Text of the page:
3. Congregational singing versus choir singing

This is perhaps the most controversial issue in the emerging tradition of modern Orthodox worship. Traditionally, the choir assumed the responsibility of many portions of the services that have complex melodies, especially those portions which have hymns which change from day to day or season to season. It is completely impractical to, for instance, provide parishioners with hymn books for all the stichera and other hymns specific to any given day or feast. But it is completely realistic to engage the full congregation in the singing of all the common, unchanging portions of the services which we sing at every Vespers, Orthros, Liturgy, etc. In ethnic traditions that use 4-part choral singing (such as the modern Russian Church), the singing of parts makes it difficult for the congregation to adequately join in the singing, resulting in the congregation being a more-or-less passive witness (or spectator) of the service. But in traditions that honor unison singing (such as Byzantine or Znamenny Chant), the congregation is able to fully participate in a significant portion of the service.

4. Complex choir singing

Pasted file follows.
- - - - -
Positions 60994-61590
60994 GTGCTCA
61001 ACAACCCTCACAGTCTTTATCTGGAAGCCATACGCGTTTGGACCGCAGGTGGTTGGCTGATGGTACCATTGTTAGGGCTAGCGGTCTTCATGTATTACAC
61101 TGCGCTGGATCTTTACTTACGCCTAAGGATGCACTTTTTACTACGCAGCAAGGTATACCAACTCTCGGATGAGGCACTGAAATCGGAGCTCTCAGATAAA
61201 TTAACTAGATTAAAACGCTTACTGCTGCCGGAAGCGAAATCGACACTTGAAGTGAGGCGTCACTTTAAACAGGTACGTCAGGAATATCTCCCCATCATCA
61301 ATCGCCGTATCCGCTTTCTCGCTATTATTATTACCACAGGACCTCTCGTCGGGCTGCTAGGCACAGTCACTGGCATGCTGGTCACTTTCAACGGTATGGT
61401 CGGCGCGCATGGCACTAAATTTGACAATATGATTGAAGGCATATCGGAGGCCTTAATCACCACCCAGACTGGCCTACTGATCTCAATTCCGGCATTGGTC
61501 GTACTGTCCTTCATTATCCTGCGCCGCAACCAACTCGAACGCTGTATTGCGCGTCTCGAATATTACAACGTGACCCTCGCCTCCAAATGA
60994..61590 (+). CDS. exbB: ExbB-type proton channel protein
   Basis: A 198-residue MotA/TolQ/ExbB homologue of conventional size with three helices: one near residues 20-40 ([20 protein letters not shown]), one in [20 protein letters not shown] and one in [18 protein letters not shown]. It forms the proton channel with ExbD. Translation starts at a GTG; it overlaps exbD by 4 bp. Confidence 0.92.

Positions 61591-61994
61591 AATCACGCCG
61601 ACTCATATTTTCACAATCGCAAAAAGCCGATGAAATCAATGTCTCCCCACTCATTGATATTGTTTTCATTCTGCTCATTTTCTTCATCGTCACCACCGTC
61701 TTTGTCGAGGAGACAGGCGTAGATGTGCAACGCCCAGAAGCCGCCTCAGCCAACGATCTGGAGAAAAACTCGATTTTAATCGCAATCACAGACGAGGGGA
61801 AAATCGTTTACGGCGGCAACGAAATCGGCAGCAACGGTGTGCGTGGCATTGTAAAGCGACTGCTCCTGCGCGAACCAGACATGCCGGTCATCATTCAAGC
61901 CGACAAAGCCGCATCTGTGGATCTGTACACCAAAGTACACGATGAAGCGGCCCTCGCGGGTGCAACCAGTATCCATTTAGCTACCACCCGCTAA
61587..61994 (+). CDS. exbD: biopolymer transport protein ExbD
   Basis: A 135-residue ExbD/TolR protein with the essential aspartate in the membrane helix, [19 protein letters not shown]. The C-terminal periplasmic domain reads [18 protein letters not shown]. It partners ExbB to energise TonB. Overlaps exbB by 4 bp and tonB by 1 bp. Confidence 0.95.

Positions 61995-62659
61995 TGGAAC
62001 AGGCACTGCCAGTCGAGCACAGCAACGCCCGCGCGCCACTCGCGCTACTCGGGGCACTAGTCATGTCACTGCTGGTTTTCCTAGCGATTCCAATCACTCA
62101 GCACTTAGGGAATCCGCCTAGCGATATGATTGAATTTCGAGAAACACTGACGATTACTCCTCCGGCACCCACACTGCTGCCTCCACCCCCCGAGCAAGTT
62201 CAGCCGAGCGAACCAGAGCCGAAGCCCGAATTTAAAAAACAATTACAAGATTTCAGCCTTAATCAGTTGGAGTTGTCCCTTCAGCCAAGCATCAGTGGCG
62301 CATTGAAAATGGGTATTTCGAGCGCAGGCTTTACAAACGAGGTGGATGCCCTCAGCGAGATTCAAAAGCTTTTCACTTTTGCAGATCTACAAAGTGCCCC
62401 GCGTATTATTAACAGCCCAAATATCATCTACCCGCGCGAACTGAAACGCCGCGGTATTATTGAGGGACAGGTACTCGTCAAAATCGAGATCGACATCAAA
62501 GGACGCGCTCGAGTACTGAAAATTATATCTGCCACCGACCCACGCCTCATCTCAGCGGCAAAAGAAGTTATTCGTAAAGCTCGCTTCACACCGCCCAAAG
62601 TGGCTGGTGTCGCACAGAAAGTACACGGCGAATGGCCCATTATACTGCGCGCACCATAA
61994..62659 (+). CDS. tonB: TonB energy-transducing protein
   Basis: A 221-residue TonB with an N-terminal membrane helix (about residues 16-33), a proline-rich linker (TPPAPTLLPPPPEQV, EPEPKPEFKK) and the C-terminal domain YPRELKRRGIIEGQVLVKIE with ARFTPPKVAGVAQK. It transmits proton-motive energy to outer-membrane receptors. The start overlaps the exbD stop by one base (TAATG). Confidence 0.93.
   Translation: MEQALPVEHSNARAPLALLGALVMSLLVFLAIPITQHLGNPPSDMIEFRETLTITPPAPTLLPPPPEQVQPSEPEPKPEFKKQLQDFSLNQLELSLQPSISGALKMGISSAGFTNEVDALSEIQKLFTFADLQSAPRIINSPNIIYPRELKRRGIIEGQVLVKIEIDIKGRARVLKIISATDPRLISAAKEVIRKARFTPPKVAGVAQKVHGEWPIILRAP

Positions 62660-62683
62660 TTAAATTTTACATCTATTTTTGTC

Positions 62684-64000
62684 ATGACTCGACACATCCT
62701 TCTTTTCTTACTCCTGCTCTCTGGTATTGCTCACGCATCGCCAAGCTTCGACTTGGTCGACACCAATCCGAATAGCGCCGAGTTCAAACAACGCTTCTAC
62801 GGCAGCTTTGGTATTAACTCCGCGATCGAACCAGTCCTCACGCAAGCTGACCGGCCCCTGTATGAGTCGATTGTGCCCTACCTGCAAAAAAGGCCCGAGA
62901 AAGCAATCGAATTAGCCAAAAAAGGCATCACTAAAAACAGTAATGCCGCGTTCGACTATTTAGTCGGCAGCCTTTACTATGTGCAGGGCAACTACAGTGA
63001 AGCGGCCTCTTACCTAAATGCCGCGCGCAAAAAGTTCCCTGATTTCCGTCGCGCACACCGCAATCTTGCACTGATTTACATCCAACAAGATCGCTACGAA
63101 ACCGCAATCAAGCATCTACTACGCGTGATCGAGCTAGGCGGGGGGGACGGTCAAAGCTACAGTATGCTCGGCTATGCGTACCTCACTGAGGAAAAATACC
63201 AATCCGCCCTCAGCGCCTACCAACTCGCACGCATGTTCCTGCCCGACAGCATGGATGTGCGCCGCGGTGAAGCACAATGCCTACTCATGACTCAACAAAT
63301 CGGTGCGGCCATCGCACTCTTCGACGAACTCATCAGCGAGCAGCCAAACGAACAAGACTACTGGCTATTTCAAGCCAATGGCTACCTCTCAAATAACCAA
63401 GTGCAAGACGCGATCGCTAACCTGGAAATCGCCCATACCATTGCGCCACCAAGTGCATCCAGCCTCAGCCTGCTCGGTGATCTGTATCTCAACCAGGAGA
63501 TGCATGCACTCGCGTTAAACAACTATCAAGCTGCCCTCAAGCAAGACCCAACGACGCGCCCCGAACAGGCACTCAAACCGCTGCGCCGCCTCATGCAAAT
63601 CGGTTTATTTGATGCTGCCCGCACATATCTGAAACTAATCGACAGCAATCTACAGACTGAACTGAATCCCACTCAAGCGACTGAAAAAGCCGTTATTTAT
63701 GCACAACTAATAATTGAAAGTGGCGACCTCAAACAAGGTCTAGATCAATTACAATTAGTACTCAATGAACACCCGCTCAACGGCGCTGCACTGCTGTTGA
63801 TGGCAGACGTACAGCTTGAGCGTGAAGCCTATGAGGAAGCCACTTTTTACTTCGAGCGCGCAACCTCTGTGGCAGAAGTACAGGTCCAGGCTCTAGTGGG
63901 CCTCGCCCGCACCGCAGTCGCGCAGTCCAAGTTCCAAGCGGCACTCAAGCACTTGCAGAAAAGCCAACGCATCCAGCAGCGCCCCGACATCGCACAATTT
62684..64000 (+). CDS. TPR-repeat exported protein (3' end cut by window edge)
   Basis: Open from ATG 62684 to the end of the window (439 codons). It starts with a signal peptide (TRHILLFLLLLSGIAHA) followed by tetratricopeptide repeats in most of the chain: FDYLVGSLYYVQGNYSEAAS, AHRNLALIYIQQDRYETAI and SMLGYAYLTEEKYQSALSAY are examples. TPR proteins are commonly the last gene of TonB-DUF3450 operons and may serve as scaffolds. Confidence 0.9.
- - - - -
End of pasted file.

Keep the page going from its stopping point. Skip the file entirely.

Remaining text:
There are a number of cycles of hymns that can sometimes be quite challenging and “melismatic” (lengthy, ornate melodies in a genre which is called “papadic”), which require some specialized training to execute properly. While many parishes outside of the "Byzantine Chant homelands" (Greece, southeastern Europe, the Near East, etc.) have chosen to find simpler musical settings that allow more choir and congregational participation (avoiding the use of papadic melodies sung by solo cantors), it is important to recognize that the following pieces (or “cycles”)* of music are traditionally intended to be sung by a select group of very skilled chanters during the Divine Liturgy: the Trisagion Hymn, the Prokeimenon, the Alleluia, the Cherubic Hymn, the Megalynarion, and the Koinonikon (Communion Hymn) sung during the communion of the clergy. Congregational singing, on the other hand, is traditionally used during the singing of the Antiphons, the Typical Psalms, the Anaphora, the Koinonikon (Communion Hymn) sung during the communion of the faithful, and almost all of the “liturgical dialog” between the priest (or deacon) and the people.